2020 NBA Draft

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While this is seemingly stating the obvious, that is not the only path to recruiting and/or on-court success. Wisconsin, Iowa, and Purdue have all been significantly more successful than us over the past 15 years without getting a ton of guys to the league. Of course, so have Michigan State, Ohio State, and Michigan and they have all had a lot of drafted players.

It all comes down to what Kofi wants. Travis Etienne was a top 5 RB and chose to return for his senior season at Clemson. I know that's a one-off, cherry-picked example but maybe Kofi is enjoying his time on a college campus and that combined with the possibility of improving his draft stock would keep him in Champaign for another season.

No matter what anyone on this board says or sees through their orange-colored glasses, Kofi is no where near a 1st round pick right now according to people who do this for a living. Can he get there? Sure, but the Michigan games shows he has a pretty long way to go and that's okay too.
I agree he isn't a first round pick, but by your same logic we can't really determine if being a first round pick is important to him. If he gets feedback he likes from scouts, he may go. I hope he doesn't because I think having him next year would be amazing, but I'm not going to lose my head if he goes. It's just part and parcel of college sports. I'd say the same of any player.

That being said, I'd much rather follow the OSU, MSU, UM model of getting guys drafted. Our coaching staff has done a great job finding diamonds in the rough, but my personal preference is to make a splash. But since I'm not employed by the DIA, my opinion doesn't hold much water, does it?
 
That being said, I'd much rather follow the OSU, MSU, UM model of getting guys drafted. Our coaching staff has done a great job finding diamonds in the rough, but my personal preference is to make a splash. But since I'm not employed by the DIA, my opinion doesn't hold much water, does it?
Of course it does. Your opinion is worth five times what mine is worth. Of course, my opinion is worth zero. You do the math.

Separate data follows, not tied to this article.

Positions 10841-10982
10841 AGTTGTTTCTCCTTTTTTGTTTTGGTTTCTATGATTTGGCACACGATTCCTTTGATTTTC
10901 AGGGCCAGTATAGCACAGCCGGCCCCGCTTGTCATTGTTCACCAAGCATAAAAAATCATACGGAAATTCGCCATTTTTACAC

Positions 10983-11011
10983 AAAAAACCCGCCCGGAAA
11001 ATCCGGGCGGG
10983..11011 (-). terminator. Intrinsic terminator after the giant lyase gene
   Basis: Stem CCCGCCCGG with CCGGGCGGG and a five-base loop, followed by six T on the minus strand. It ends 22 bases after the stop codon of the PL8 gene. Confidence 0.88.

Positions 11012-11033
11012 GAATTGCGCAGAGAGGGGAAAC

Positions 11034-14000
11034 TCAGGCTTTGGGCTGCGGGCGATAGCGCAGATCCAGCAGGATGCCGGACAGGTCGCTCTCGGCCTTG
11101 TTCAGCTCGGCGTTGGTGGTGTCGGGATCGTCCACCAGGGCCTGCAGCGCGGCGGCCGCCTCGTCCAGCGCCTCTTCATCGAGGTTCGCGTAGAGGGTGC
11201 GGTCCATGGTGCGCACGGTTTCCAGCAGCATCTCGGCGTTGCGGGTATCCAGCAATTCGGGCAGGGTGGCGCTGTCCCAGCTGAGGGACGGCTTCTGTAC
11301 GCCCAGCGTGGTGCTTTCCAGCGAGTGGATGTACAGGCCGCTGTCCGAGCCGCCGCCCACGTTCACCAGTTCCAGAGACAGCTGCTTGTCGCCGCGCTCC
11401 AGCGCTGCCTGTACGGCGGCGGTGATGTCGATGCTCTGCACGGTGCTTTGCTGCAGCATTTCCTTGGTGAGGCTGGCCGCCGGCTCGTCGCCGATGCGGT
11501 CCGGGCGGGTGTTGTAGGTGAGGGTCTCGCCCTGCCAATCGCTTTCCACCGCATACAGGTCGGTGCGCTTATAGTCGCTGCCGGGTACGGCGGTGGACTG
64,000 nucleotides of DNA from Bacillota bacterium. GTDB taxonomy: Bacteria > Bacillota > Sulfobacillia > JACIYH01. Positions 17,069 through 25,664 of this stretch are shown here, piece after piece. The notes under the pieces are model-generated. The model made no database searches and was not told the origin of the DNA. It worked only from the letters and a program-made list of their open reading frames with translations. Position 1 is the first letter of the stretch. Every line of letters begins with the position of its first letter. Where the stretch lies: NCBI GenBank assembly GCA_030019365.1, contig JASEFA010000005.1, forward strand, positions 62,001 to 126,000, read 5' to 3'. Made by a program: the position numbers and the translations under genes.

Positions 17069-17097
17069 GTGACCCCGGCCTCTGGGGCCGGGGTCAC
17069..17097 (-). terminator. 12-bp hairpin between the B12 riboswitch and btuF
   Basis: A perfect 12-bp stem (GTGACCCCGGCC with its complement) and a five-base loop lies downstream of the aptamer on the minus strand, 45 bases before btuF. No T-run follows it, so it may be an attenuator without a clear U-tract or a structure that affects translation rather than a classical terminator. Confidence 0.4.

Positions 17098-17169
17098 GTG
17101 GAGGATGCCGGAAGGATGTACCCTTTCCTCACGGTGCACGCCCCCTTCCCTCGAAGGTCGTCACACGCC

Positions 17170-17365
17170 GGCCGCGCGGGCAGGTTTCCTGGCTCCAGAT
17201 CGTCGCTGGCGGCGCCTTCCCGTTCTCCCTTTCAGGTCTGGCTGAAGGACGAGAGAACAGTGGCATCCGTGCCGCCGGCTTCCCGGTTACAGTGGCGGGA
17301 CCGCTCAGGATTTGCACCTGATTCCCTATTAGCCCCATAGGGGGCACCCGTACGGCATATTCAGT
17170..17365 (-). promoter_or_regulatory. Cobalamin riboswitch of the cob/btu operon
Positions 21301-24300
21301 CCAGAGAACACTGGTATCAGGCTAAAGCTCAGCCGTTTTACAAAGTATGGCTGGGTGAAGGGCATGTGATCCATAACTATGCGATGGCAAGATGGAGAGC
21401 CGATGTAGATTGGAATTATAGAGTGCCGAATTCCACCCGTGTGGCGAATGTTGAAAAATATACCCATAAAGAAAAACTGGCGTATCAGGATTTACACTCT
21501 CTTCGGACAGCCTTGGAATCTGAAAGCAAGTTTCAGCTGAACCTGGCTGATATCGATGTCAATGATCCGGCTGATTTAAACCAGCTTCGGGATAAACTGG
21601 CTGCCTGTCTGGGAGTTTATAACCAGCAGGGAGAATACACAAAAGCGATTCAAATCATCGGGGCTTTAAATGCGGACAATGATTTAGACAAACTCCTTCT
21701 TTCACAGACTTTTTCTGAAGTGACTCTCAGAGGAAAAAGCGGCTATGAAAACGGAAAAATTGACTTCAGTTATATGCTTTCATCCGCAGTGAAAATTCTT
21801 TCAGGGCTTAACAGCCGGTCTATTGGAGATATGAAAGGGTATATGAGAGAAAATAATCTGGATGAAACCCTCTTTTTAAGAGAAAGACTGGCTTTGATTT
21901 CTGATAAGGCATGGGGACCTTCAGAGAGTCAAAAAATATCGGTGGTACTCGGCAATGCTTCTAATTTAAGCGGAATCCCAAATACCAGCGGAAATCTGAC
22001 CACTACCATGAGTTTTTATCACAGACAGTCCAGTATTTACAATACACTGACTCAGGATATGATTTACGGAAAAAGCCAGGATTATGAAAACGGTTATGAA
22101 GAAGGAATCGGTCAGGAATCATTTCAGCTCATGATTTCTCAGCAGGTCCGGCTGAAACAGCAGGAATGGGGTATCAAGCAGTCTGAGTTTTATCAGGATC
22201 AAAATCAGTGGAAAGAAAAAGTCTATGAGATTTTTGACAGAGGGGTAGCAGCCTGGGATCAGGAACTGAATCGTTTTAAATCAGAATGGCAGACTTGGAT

The Transfer Portal
While this is seemingly stating the obvious, that is not the only path to recruiting and/or on-court success. Wisconsin, Iowa, and Purdue have all been significantly more successful than us over the past 15 years without getting a ton of guys to the league.
What's a ton? Since 2006, we've had two players log at least two years in the NBA (James Augustine and Meyers Leonard). Over that same time period, Wisconsin has had 5, and Purdue has had 6 (I'm counting Carsen Edwards in that, since he will hit the two year mark). If you expand that to "any amount of NBA roster time at all" and it's Wisconsin 9, Purdue 8, Illinois 3.

There's a sizable gulf between where we currently are and "being Kentucky" and we should be enthused about anything that helps us make up some of that ground.
 

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What's a ton? Since 2006, we've had two players log at least two years in the NBA (James Augustine and Meyers Leonard). Over that same time period, Wisconsin has had 5, and Purdue has had 6 (I'm counting Carsen Edwards in that, since he will hit the two year mark). If you expand that to "any amount of NBA roster time at all" and it's Wisconsin 9, Purdue 8, Illinois 3.

There's a sizable gulf between where we currently are and "being Kentucky" and we should be enthused about anything that helps us make up some of that ground.